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Louisville VA Medical Center


Don’t Ever Give Up – Trauma is not Rare

Road building in Kandahar, Afghanistan

Road building in Kandahar, Afghanistan

Friday, September 1, 2017

VA Employee Offers Hope to those Struggling with Mental Health Issues

The door swung shut and locked behind her. Carolyn Furdek, still in her sand- and dust-covered uniform, found herself in the psychiatric unit of a military hospital. Carolyn excelled at challenges. She was a former National Collegiate Athletic Association (NCAA) Division 1 award-winning swimmer, West Point graduate, four-time Ironman athlete, U.S. Army Officer and skilled combat Veteran. She never expected to “break down” on the battlefield; after all, she had been there plenty of times.

In the middle of her third combat tour in Afghanistan, Carolyn served as the Intelligence Officer of an Engineering Unit based in Kandahar. One of their missions was to build a major road to increase travel opportunities for locals to get medical care and to access election polling. Following a dramatic 48-hour convoy transporting soldiers and Intel equipment, Carolyn shut down mentally and physically. Unable to function, she was medically evacuated off the battlefield for treatment.

Carolyn was determined to recover and was able to rejoin her unit in combat. But a short time later, she experienced a similar “break down” that eventually led to her being medically discharged from the Army – the only workplace she had known and loved. Thus began her decade-long struggle with mental health and a quest for the proper diagnosis and treatment that would, at times, baffle her family and friends.

“The shame in my mind was being perceived as weak. Here I was a highly trained and accomplished officer and I couldn’t hack it. Other people couldn’t see my struggles and didn’t understand. It can be frustrating and embarrassing. I felt like I had failed.”

Carolyn Furdek
Carolyn Furdek 

Things didn’t fall back into place when she came home. She had difficulty transitioning back into civilian life and her career. Despite 14 different diagnoses from military, VA, and community providers over 10 years – she never gave up.

In 2015, Carolyn’s life was forever changed when Tammy Reddington, a VA Mental Health Nurse Practitioner, at the Louisville VA Medical Center came back from a continuing education class and told her about a practitioner who she believed could identify the little-known diagnosis. Tammy consulted with a world-renowned psychiatrist who identified the diagnosis and helped to get all of her providers onboard with an individualized treatment program. Although Carolyn’s diagnosis is recognized in Europe, it is not included in the American Psychiatric Association’s Diagnostic and Statistical Manual of Mental Disorders that is widely used in the United States.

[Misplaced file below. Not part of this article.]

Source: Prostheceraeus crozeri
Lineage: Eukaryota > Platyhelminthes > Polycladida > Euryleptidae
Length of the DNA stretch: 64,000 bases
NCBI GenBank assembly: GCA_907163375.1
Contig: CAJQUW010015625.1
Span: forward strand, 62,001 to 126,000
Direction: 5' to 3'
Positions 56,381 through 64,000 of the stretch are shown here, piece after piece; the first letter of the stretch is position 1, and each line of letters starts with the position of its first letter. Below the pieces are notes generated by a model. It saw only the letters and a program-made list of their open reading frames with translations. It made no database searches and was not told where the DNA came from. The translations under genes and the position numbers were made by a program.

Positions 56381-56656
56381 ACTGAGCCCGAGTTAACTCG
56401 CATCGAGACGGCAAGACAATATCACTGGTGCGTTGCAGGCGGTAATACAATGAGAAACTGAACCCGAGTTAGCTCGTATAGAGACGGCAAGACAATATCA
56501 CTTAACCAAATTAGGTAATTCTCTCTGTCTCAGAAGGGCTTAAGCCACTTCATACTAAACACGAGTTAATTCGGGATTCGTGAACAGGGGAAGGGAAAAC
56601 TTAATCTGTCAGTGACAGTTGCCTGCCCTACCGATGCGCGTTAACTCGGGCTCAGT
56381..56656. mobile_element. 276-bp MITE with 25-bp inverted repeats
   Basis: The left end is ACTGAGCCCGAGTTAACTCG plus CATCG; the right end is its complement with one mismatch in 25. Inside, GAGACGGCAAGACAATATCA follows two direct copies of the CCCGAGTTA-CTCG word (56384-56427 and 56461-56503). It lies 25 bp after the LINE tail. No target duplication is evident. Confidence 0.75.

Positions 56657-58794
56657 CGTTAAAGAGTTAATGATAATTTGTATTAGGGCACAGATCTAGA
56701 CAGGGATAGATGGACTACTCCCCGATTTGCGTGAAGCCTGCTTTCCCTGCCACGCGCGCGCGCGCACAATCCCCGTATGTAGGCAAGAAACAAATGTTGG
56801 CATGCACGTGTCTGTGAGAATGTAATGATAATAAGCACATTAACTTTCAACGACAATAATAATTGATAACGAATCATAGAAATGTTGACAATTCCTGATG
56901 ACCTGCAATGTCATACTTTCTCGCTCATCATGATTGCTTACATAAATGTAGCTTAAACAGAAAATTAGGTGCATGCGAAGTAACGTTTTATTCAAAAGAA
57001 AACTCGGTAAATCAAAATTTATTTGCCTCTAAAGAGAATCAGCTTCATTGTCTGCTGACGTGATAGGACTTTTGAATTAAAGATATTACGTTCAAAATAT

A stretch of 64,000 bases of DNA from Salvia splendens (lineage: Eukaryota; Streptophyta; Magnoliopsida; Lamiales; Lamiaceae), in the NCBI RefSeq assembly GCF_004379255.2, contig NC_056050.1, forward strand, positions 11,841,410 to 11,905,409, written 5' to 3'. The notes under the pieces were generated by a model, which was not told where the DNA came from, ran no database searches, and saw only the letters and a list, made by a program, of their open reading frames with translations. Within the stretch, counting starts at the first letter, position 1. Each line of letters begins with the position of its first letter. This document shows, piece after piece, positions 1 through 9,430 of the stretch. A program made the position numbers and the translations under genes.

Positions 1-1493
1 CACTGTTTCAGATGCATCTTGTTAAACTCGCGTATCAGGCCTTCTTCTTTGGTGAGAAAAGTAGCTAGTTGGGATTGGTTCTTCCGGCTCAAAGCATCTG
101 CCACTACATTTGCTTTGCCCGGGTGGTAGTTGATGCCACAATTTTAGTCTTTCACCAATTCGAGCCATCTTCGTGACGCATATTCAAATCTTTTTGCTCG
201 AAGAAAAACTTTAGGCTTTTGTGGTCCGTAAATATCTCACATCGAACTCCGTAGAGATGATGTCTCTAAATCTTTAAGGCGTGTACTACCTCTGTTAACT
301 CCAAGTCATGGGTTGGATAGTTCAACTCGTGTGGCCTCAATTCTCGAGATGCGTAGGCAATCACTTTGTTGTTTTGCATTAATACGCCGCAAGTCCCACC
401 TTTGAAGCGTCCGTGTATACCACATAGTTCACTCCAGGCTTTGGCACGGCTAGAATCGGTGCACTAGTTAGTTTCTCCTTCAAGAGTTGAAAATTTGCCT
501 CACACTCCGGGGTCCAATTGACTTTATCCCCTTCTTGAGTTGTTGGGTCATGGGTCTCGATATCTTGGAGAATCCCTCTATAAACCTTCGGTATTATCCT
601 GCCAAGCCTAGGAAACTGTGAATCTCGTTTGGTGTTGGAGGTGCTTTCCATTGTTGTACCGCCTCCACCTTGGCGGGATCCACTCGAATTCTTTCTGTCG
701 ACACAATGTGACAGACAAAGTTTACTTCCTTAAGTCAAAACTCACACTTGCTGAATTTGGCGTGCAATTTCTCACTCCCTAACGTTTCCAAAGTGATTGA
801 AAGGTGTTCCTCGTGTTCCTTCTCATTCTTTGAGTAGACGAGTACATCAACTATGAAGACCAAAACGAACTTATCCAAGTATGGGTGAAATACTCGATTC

The treatment program worked and now it’s been two years. Carolyn hopes that by sharing her story, she might help someone else and challenge our views about mental health.

According to VA’s National Center for PTSD, going through trauma is not rare. About 6 of every 10 men (or 60%) and 5 of every 10 women (or 50%) experience at least one trauma in their lives. About 7 or 8 out of every 100 people (or 7-8% of the population) will have PTSD at some point in their lives.

“If you are struggling, I want you to know that you are not alone. Don’t be embarrassed or afraid to talk about it. Personal talks with friends or colleagues can be helpful. Get someone on your side to help support you and don’t give up on your care.

“I’ve had lots of doors slammed in my face, but you have to pick yourself up and keep going. It helps to break the stigma…and for generations behind you as well.”

Carolyn, now a practicing Doctor of Physical Therapy, works at the Louisville VA Medical Center. She attributes much of her resilience and success to her mother, a nurse in the Army Reserve for 28 years. VA’s Vocational Rehabilitation program was also instrumental in also getting her on a new career path. These days Carolyn can be found helping VA patients take their first steps out of a hospital bed and get back to leading their lives.

When asked if there is anything that she would like to share with other VA employees, Carolyn said, “Your job is so important. Our nation’s Veterans deserve the best. You are there and making it happen in whatever role you play – whether it’s making copies, emptying the trash cans in the waiting rooms, or holding someone’s hand as they take their last breath. Thank you for what you do every day. I love the passion and dedication to our patients. I am honored to work alongside you.”

If you know someone who needs help or would like more information, please encourage them to contact the National Center for PTSD at


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